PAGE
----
Today after learning photography, moved to the darkrooms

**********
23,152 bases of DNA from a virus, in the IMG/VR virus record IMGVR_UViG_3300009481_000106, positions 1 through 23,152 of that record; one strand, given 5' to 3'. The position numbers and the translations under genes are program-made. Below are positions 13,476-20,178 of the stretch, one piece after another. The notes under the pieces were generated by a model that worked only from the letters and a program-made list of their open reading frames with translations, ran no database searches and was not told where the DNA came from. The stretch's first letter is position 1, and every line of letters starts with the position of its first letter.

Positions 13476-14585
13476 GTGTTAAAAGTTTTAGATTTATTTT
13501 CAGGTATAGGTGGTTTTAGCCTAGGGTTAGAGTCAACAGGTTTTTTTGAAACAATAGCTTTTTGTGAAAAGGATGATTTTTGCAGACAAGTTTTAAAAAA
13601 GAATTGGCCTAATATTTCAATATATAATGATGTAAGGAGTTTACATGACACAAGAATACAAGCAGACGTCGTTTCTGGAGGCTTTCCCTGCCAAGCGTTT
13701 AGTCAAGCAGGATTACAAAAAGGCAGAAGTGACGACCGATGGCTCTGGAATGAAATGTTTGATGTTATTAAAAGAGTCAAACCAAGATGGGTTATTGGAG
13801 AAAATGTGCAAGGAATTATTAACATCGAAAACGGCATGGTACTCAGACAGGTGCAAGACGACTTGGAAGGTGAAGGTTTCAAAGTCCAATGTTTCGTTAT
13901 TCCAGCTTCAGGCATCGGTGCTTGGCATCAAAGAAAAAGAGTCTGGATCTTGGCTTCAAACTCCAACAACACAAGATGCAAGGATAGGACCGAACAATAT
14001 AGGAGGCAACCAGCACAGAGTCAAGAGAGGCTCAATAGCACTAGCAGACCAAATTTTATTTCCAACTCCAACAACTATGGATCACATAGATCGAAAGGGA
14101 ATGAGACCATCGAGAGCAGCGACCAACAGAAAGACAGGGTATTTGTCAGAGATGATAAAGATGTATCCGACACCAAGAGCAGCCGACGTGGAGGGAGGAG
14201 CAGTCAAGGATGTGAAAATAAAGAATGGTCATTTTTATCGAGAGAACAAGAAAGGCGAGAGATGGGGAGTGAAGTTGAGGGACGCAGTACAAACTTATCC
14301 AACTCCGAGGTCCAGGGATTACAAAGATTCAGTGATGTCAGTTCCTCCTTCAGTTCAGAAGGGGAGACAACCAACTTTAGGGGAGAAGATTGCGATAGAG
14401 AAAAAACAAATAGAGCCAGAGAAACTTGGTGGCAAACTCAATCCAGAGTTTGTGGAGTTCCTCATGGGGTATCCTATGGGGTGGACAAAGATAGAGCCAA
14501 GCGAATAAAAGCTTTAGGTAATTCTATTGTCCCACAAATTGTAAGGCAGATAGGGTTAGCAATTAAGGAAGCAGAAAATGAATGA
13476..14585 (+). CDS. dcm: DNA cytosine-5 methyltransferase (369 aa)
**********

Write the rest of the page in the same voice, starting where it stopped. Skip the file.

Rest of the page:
Today I am here to talk about Larry Burrows. Born on May 29th, 1926 in London, United Kingdom as Henry Frank Leslie Burrows, Larry was a war photographer most notable for his acclaimed photographs of the Vietnam war. His photographs combined with many other photojournalists showed the shocking stark reality of Vietnam and Laos, which helped give birth to the anti-Vietnam War movement in the United States.Biography:Burrows’ interest to photograph war later in his life could be linked to him growing up in London during its bombing in World War II. In 1942, at an age of 16, Burrows left school and began working in the city’s press. He first joined the art department of the Daily Express and soon after learning photography, moved to the darkrooms of the Keystone Photo agency. He later joined LIFE Magazine’s London bureau as “an errand boy-cum-apprentice”. Being trained in darkroom procedures and basics of photography, he soon climbed his way to be a photojournalist working for LIFE.Leading to his renowned work in the Vietnam war, Burrows captured portraits of popular world figures such as Ernest Hemingway, Louis Armstrong, Brigitte Bardot and Winston Churchill among many others. He also photographed periods of disruption and conflict in the world, venturing to Egypt in 1956 to capture the Suez Crisis; to Congo in 1960, to photograph the Belgian Congo War and to the India-China border in 1962, to document the Indo-China War. Burrows also went to various assignments while working with LIFE Magazine, such as the the 1964 Tokyo Olympics and in to Indonesia in 1965 for a wildlife report  . Even though he went on different assignments around the world, he kept coming back to photograph the war in Vietnam. Burrows’ tale in Vietnam tragically came to an end on February 10th, 1971 when his helicopter carrying three other photojournalists was shot down in Laos. As bittersweetly summed up by the The Time Magazine, “Burrows lost his heart to Vietnam”.Photographic Style:Larry Burrows for the most part was a ‘War-Photographer’. War photography is used to document the horrific scenes of conflict, chaos and their aftermaths and/or consequences. It is used to inform the world and portray the conflict’s effects on the land, people and general life.Larry Burrows usually photographed the happenings at the front lines and military camps. He carefully planned his photos. This included careful consideration of his photographs’ setting and make up based on observations of the battlefield. He would also spend many days on a single composition. Larry liked to capture whatever he saw, unadulterated. His subject matter were the soldiers at the front lines, life at military camps, life of general people impacted by the war and photographing of air missions in helicopters and jets.Methods:Burrows usually worked in outdoor locations with natural lighting. Since most of the time he was in the war-zone with the front line soldiers his creative process was spontaneous however he did carefully plan shots whenever he could. He primarily used a Nikon F35mm SLR during his photographing of the Vietnam War and is regarded as the pioneer in using colour film in war photography.Philosophy:Larry Burrows through his photographs tried to show the world through his own eyes what he felt and saw, the pure truth with no alteration. He believed that if he could show or try to capture the pain and suffering of what others are going through and convey them to the world there is a reason to do it.Contributions/Accomplishments:Larry Burrows contributed to the art of War Photography heavily. He showed the reality of Vietnam; the mud, blood, death, apathy, the destruction of land and villages and mass killings of innocents. He showed the realities of people whose lives had been torn apart by war.